c. Gowning

1) Wear a gown when entering the room of a patient suspected or proven to have RSV, parainfluenza virus, or adenovirus infection and when soiling with respiratory secretions from a patient is anticipated (e.g., when handling infants with suspected or proven RSV, parainfluenza, or adenovirus infection). Change the gown after such contact and before giving care to another patient or when leaving the patient's room. After gown removal, ensure that clothing does not come into contact with potentially contaminated environmental surfaces (IB) (37,97).

d. Masking and wearing eye protection

1) Wear a surgical mask and eye protection or a face shield when performing procedures or patient-care activities that might generate sprays of respiratory secretions from any patient whether or not the patient has confirmed or suspected viral respiratory tract infection (IB) (37).

2) Wear a surgical mask and eye protection or a face shield when within 3 feet of a patient with suspected or confirmed adenovirus infection (IB) (37).

e. Patient placement in acute-care facilities

1) Place a patient with diagnosed RSV, parainfluenza, adenovirus, or other viral respiratory tract infection in a private room when possible or in a room with other patients with the same infection and no other infection (IB) (37,367--369, 376,377).

2) Place a patient with suspected RSV, parainfluenza, adenovirus, or other viral respiratory tract infection in a private room (II).

a) Promptly perform rapid diagnostic laboratory tests on patients who are admitted with or who have symptoms of RSV infection after admission to the health-care facility to facilitate early downgrading of infection-control precautions to the minimum required for each patient's specific viral infection (IB) (364,376).

b) Promptly perform rapid diagnostic laboratory tests on patients who are admitted with or who have symptoms of parainfluenza or adenovirus infection after admission to the health-care facility to facilitate early downgrading of infection-control precautions to the minimum required for each patient's specific viral infection and early initiation of treatment when indicated (II).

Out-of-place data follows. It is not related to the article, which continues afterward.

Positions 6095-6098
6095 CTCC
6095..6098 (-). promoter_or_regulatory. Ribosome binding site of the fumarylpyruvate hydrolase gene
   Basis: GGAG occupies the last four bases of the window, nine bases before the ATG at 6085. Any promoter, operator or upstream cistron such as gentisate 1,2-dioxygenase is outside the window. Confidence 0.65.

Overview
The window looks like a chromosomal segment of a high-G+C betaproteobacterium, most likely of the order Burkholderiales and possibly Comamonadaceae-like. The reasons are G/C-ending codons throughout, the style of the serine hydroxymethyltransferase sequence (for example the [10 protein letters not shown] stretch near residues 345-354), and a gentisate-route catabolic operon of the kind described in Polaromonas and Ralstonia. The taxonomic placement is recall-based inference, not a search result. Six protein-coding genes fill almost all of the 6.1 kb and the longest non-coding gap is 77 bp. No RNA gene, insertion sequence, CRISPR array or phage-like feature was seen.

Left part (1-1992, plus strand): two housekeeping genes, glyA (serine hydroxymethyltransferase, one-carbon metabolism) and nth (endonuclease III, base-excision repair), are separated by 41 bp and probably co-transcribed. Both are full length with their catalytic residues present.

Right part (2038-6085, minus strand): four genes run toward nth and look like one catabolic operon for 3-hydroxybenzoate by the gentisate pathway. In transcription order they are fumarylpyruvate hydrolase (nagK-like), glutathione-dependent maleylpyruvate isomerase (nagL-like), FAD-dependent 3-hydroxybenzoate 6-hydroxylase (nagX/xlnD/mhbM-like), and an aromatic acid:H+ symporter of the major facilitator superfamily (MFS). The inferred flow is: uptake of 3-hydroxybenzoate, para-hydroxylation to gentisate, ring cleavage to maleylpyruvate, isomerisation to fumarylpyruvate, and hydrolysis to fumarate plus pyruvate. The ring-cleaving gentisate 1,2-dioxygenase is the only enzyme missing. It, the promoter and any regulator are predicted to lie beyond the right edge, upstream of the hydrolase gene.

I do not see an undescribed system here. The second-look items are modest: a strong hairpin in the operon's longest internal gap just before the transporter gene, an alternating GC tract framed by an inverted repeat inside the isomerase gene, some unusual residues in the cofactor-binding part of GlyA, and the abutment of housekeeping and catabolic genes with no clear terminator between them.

f. Limiting patient movement or transport in acute-care facilities

1) Limit to essential purposes only the movement or transport of patients from their rooms when they are diagnosed or suspected to be infected with RSV, parainfluenza virus, or adenovirus (IB) (37).

2) If transport or movement from the room is necessary

a) For a patient with diagnosed or suspected RSV or parainfluenza virus infection, ensure that precautions are maintained to minimize the risk for transmission of the virus to other patients and contamination of environmental surfaces or equipment by ensuring that the patient does not touch other persons' hands or environmental surfaces with hands that have been contaminated with his/her respiratory secretions (IB) (37).

b) For a patient with diagnosed or suspected adenovirus infection, minimize patient dispersal of droplets by having the patient wear a surgical mask, and ensure that contact precautions are maintained to minimize the risk for transmission of the virus to other patients and contamination of environmental surfaces or equipment (IB) (37).

2. Other measures in acute-care facilities

a. Staffing

1) Restrict health-care personnel in the acute stages of an upper respiratory tract infection from caring for infants and other patients at high risk for complications from viral respiratory tract infections (e.g., children with severe underlying cardio-pulmonary conditions, children receiving chemotherapy for malignancy, premature infants, and patients who are otherwise immunocompromised) (II) (37,239,364, 368,369).

2) When feasible, perform rapid diagnostic testing on health-care personnel with symptoms of respiratory tract infection, especially those who provide care to patients at high-risk for acquiring or developing severe complications from RSV, parainfluenza, or adenovirus infection, so that their work status can be determined promptly (II).

b. Limiting visitors
Do not allow persons who have symptoms of respiratory infection to visit pediatric, immunosuppressed, or cardiac patients (IB) (37,239,364,376,377).

c. Use of monoclonal antibody (palivizumab) for attenuation of RSV infection
Follow the recommendation of the American Academy of Pediatrics to consider monthly administration of palivizumab, an RSV monoclonal-antibody preparation, to the following infants and children aged <24 months:

1) those born prematurely at <32 weeks of gestational age that have bronchopulmonary dysplasia and those born prematurely at <32 weeks gestation without chronic lung disease who will be aged <6 months at the beginning of the RSV season.

2) those born at 32--35 weeks gestation if two or more of the following risk factors are present: child-care attendance, school-aged siblings, exposure to environmental pollutants, congenital abnormalities of the airways, or severe neuromuscular disease (II) (378--381).

3. Control of outbreaks in acute-care facilities